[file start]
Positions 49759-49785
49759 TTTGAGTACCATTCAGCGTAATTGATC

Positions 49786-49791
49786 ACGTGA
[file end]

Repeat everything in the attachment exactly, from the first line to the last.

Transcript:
Positions 49759-49785
49759 TTTGAGTACCATTCAGCGTAATTGATC

Positions 49786-49791
49786 ACGTGA